The first Innovation Centre Denmark, in California, holds a “Nordic Pitch Night” in 2015. (Photo: Innovation Centre Denmark Silicon Valley via Twitter)

Denmark is opening a Cambridge branch of its Innovation Centres – beginning, like so many startups, within the Cambridge Innovation Center – to put its own industries in dialogue with the area’s concentration of pharmaceutical, artificial intelligence and renewable energy knowledge.

The Danes’ innovation center is expected to grow to up to eight people by mid-2019, said science attache and consul Torben Orla Nielsen, who has been in Cambridge for around a month paving the way for additional staff and a Jan. 27-30 visit by Tommy Ahlers, an entrepreneur and investor and the nation’s minister of higher education and science. At that time, they may look to relocate from incubator space in 101 Main St. in Kendall Square to larger CIC offices, including on Milk Street in Boston – but Nielsen doubts they’ll want to cross the river.

From the CIC in Kendall Square, “I can walk to offices for 18 of the world’s top pharmaceutical companies,” he said. “That’s unique. You can find that nowhere else globally.”

Entrepreneur and investor Tommy Ahlers, the Danish minister of higher education and science, at a public debate about flexible education in Denmark. (Photo: Britt Hafstrøm Johnsen)

The access is crucial, especially in the early days when “there are so many people [to meet] on my agenda,” Nielsen said. “Part of my job now is to knock on doors.”

If Denmark’s innovation center sounds familiar, it’s because Cambridge is already host to Swissnex, at 420 Broadway in Mid-Cambridge, a concept similar in execution – but as an outpost for Switzerland, another European nation looking to stay ahead of the curve in technology. The Swedes and Danes overlap elsewhere too: “I have been working at Seoul in Korea, where there is also a Swissnex. They are good colleagues,” Nielsen said. “Where it makes sense, we’ve done some projects together.”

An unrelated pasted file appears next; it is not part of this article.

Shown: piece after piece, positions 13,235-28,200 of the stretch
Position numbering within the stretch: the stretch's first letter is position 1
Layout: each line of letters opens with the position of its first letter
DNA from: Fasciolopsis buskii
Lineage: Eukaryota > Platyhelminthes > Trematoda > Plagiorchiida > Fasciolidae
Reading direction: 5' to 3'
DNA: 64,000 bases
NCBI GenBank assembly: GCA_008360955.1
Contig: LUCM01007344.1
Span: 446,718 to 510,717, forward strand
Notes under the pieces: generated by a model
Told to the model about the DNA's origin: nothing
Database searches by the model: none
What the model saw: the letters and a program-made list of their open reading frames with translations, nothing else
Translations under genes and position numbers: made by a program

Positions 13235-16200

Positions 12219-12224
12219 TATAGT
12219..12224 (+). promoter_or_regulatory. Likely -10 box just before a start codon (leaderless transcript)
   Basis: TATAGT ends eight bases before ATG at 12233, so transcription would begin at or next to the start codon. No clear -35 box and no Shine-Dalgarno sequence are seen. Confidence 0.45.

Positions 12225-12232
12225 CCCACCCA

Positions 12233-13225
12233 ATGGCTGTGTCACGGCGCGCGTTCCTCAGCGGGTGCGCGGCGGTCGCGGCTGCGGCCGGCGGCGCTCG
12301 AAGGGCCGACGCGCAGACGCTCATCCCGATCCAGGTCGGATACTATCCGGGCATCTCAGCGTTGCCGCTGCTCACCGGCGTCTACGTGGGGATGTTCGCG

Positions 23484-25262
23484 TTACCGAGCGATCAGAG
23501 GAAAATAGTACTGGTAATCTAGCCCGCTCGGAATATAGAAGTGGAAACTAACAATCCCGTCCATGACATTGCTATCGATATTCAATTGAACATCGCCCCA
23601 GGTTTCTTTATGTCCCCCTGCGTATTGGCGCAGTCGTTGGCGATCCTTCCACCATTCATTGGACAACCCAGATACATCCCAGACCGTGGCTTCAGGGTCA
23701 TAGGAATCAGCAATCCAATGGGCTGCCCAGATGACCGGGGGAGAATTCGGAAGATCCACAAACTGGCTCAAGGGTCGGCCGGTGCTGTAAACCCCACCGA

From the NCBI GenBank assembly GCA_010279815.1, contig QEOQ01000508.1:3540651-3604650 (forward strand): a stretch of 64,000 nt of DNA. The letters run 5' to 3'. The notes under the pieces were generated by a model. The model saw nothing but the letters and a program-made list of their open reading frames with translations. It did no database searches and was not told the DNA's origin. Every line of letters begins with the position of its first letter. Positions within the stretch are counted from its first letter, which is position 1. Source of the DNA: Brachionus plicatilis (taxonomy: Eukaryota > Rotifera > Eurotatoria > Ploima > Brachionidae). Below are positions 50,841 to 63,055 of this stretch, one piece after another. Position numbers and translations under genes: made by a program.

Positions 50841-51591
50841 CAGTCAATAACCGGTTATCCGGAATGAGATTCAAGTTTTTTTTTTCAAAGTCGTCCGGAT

Nielsen

Denmark began its innovation center programs in California’s Silicon Valley in 2006; Cambridge will be the eighth, alone costing about $1.5 million annually, Nielsen estimated. That’s a small part of the $45 million Denmark’s government has set aside on a mission to develop technologies, but the centers also create revenue by serving as paid consultants to Danish companies.

Ahlers’ visit will focus on artificial intelligence, with visits already scheduled to Boston Scientific, the Massachusetts Institute of Technology tech fund called The Engine and its Stephen A. Schwarzman College of Computing, which hosts the Quest for Intelligence program. Ahlers will also take part in a panel discussion about robot technology and AI with stakeholders arranged by Invest in Denmark and meet with students from Harvard’s Kennedy School of Government, said Pernille Schultz Kjær, a Danish embassy publicist.

“The business potential in new technologies like AI are enormous, but new challenges and dividing lines will follow,” she said. “It is important for Denmark always to be one step ahead in a legal and ethical sense, to secure a responsible use of AI.”

Nielsen said Ahlers’ visit would provide another opportunity to visit a fast favorite of his: the Catalyst restaurant in Kendall Square, where Nielsen was excited to find a floor manager and chef de cuisine had recently been to Copenhagen and managed to get seats at Noma, four times voted best restaurant in the world on the “World’s 50 Best” list (but not on the list now; it recently reopened after closing for one year).

Catalyst is “excellent,” Nielsen said. “We will take the minister when he is here.”

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